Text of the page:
Recruitment: Three points to note when interviewing fresh graduates or school leavers

Beef Central, 22/03/2013


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EMPLOYEES take note – while many of us feel that we are already familiar with most interview tactics, we may still need to have another think about how to get the best out of your interview session with a fresh graduate.

We’re familiar with constructive interviews for experienced candidates, but what about your fresh graduate or young job-seeker with no prior work history? What do you look for beyond their educational experience?

Certain interview basics are universal when it comes to the recruitment process. Good candidates arrive on-time or slightly early, are attentive and maintain eye contact.

A less desirable candidate is late, fails to maintain eye contact, and might talk over you.

Of course, if interviewers know these nuts-and-bolts level tactics, candidates attending the interview probably know those basics too.

So, how do you distinguish entry-level jobseekers who have simply gone through good interview training, versus those who had training but also have the capacity to be great first-year employees who will bring that special X-Factor to your business?

Here are a few tips to help dig under the practice-polished surface:


Promising job-seekers speak positively

Listen to how the job-seeker speaks and whether it is mostly positive. Don’t just pay attention to his or her thoughts on past internships or work experiences (because most interview training will teach candidates to speak positively about this). Instead hone-in on how job-seekers speak about themselves.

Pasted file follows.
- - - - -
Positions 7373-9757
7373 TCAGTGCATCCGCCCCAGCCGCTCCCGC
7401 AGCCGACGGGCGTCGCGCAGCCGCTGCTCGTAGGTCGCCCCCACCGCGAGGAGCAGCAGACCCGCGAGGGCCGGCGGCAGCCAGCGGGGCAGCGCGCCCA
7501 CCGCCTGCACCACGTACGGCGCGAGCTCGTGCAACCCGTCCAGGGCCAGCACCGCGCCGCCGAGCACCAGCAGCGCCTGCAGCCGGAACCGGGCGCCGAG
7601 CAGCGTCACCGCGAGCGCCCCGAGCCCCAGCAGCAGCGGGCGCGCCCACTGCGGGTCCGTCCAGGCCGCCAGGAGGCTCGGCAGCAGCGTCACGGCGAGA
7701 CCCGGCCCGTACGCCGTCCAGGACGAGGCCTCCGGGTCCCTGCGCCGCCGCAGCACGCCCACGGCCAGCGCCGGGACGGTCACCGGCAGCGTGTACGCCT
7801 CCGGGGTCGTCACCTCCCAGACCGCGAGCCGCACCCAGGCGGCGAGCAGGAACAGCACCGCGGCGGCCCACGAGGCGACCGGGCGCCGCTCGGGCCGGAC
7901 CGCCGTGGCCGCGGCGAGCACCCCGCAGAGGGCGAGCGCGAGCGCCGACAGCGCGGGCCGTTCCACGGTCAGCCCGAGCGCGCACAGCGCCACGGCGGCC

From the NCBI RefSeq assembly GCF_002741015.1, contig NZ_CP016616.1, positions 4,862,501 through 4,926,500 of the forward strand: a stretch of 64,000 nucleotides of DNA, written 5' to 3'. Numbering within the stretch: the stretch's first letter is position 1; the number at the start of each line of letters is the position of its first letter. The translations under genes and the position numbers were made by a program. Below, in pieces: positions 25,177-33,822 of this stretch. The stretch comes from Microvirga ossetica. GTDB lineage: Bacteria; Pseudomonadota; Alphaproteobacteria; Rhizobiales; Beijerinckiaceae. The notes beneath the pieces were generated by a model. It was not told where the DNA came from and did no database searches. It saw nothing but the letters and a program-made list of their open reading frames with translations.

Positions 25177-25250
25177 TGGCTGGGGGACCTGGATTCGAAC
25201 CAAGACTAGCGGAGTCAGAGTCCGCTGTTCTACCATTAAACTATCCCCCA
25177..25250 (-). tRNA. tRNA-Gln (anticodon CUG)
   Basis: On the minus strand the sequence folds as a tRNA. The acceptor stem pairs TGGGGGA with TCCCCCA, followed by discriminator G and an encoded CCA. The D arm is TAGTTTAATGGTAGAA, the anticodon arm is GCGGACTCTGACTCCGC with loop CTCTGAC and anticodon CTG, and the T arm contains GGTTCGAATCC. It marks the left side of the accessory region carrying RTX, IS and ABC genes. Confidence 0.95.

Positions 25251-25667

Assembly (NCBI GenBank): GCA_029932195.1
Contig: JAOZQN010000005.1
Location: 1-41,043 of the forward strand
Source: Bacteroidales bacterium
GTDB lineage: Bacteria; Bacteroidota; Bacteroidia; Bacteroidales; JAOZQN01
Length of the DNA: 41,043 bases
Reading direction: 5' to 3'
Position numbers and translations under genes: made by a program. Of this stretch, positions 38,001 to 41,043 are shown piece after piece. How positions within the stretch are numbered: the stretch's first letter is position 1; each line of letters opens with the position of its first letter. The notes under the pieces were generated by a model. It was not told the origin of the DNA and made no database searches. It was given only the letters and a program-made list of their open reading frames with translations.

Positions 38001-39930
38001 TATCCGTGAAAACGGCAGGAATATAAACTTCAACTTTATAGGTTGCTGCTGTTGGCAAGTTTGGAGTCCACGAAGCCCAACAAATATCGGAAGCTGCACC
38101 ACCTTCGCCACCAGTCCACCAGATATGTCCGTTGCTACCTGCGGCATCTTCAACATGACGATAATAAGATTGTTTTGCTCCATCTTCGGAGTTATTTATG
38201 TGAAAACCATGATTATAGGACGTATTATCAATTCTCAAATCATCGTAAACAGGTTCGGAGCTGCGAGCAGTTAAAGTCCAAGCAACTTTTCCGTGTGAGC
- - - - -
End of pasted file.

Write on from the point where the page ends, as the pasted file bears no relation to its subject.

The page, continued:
The first full-time job can be a scary prospect for some, and that is okay.  Intimidated or not, the best prospective employees meet challenges head-on, because they have a positive sense of self-worth, which their speech reflects.


Research is the mark of a hard worker

“Have questions for your interviewer” is another of those interviewing basics that ‘everyone’ knows.  You can write-off a job seeker who arrives to your interview with no questions whatsoever about your business or the position they are applying for (other than “what are the hours?” or “what does it pay?”).

So how do you discern the questions that mean this job-seeker really put effort into pre-interview research? If a job seeker comes in with a question that can be answered by reading the three-sentence summary section on the Wikipedia article about your industry, you know he or she probably did not get very far in their research before getting distracted.


It’s easy to fake enthusiasm, but it’s hard to fake genuine interest

The appearance of enthusiasm is difficult to manufacture. A firm handshake with a smile or a “Yes, absolutely!” to a second interview invitation takes no effort and any job-seeker with any interviewing know-how can pull it off for 30 minutes or so.

More difficult to maintain is deeper intellectual or personal interest in either what your business does, or what this entry-level position will allow the job-seeker to do or to learn.

For this reason, it is crucial to have at least two interviews to gauge the dedication of the entry-level job-seeker.

You would be hard pressed to find a recently-coached entry-level interviewer who does not know that showing up in dirty clothing is a bad move.


Paying attention to those basics will certainly weed-out job-seekers who barely put any effort into their interviewing prep. 

Further evaluations such as the three mentioned above will help separate the practiced interviewers who might be ‘okay’ employees from the practiced interviewers who will truly add value to your team.

AWX director Cameron Dart says, “Providing a pathway to a career is one of the things we pride ourselves in doing for our employees.”

“As a business, you have the capacity to train, mentor and develop your employees, and it is rewarding to see their growth whether it is professionally or personally,” he said.

“A well thought-out interview and a thorough screening is essential – what we call X Grading – is part of an established AWX process to ensure that we employ the right workforce for our clients,” Mr Dart said.





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